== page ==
Nearly 15,000 Shands patients could be identity theft targets
Published: Wednesday, April 3, 2013 at 9:59 a.m.
Last Modified: Wednesday, April 3, 2013 at 9:59 a.m.
The University of Florida sent letters Tuesday to 14,339 patients of the UF&Shands Family Medicine at Main practice telling them they might be the victims of identity theft.
Two people have been arrested, including an employee at that medical clinic, for potentially compromising patient personal information as part of an identity theft ring, said Jackelyn Barnard, a spokeswoman for the Florida State Attorney's Office.
Arthur Thomas, 25, of Gainesville, was arrested Tuesday by the State Attorney's Office in Jacksonville following an investigation that began in October.
Daremia Crews, 24, of Jacksonville, was arrested in January, also by the State Attorney's Office, for her alleged involvement in the identity theft ring. Crews had been an intern at the Brentwood Primary Center, which is affiliated with Shands Hospital at Jacksonville.
According to a Jacksonville Sheriff's Office report, investigators learned that Thomas was in their area and selling identities of the Shands patients.
An officer stopped a vehicle driven by Thomas for a speeding violation, and a search uncovered a duffel bag with about 1,600 personal identities on a computer-generated appointment information sheet. They also found several debit cards with names other than Thomas'.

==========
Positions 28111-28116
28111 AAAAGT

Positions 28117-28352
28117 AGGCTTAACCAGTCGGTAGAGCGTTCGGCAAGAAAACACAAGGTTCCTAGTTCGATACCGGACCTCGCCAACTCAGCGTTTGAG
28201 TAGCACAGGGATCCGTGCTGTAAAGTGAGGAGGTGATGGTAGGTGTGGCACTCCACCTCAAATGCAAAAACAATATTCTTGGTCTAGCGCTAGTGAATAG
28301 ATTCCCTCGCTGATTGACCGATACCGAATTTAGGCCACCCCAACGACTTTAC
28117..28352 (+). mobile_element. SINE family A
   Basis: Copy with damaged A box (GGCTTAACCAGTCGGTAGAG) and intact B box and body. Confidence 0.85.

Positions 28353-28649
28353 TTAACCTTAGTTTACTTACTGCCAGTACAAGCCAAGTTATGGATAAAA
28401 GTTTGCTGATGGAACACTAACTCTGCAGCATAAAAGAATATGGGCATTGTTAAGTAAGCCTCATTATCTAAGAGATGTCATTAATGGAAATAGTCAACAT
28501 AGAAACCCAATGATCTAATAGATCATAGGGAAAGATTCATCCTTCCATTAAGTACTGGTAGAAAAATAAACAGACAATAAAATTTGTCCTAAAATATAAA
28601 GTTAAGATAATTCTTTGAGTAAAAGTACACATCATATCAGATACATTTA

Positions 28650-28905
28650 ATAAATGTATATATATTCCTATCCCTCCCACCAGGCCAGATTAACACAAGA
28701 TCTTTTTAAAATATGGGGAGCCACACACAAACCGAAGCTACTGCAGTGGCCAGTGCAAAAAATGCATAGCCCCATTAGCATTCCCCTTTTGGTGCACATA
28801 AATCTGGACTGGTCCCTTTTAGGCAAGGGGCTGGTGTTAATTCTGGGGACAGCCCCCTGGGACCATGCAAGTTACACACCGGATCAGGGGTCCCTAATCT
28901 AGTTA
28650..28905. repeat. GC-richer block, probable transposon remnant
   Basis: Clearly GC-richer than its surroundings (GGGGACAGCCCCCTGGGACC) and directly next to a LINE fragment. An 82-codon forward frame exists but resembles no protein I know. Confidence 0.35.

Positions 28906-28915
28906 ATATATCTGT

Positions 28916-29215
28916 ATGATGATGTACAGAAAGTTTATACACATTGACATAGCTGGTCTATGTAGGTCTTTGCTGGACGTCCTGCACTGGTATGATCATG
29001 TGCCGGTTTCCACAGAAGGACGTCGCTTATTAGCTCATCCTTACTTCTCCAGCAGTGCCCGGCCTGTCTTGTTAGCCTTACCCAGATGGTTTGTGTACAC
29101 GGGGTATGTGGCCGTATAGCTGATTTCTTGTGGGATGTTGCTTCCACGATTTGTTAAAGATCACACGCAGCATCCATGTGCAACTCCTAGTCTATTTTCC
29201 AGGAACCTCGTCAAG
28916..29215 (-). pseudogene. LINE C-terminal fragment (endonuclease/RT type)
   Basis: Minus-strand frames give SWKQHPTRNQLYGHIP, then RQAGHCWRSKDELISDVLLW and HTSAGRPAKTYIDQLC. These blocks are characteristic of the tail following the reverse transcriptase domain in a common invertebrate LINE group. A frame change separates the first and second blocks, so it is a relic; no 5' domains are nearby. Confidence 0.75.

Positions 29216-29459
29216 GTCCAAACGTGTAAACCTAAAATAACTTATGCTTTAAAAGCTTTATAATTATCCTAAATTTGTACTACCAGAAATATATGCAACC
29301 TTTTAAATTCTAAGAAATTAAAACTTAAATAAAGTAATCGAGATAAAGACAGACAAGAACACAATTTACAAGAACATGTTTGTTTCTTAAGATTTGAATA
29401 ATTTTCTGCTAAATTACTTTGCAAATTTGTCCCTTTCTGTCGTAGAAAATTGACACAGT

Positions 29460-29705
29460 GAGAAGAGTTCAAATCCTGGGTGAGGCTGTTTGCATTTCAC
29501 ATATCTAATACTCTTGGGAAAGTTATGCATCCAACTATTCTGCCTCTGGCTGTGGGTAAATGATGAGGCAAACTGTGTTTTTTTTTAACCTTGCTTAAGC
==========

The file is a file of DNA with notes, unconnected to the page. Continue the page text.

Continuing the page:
The state attorney, Internal Revenue Service and the U.S. Secret Service offices allege Thomas acquired patient insurance information, including names, addresses, dates of birth and Social Security numbers, and potentially shared that information with a third party, according to a UF media release Wednesday.
Any patient at Shands Main practice between March 2009 and October 2012 might have been a victim of identity theft. UF has been unable to locate the current addresses for 450 patients.
"We don't know how many patients' information was sold," said Susan Blair, the chief privacy officer for UF, adding, "The phone's been ringing off the hook" from patients Wednesday.
UF would not disclose what position Thomas held at the Main clinic.
Blair said that after being alerted in October to the investigation, "We did our own investigation and found that he was looking at things he should not have been. It was largely demographic information. ... those things that would have value in the marketplace. He did not mess with the medical part of the records."
According to a Jacksonville Sheriff's Office report, Crews worked at the Brentwood Primary Center, where she allegedly took pictures on her phone of computer screens containing patient information, including names, dates of birth and Social Security numbers.
The report stated that Crews sent 261 identities through this method to her source in the ring.
Blair said this is the first time UF has been implicated in identity theft, although it has been a victim of hacking.
"It's very disappointing," she said. "Right now we have not specifically identified theft associated with the data breach, and I hope it stays that way.
"We see these individuals who are bent on criminal activity getting hired into the organization ... and go for the express purpose of getting access," Blair continued.
She added that although Shands does background checks on all employees, people who haven't been caught might slip through the cracks.
"There's a huge concern up and down the state about identity theft," she said.
UF is offering fraud resolution services to patients who suspect or confirm identity theft associated with the incident. For more information, contact 877-552-1299, or http://privacy.ufl.edu.
Contact Kristine Crane at 338-3119 or email@example.com.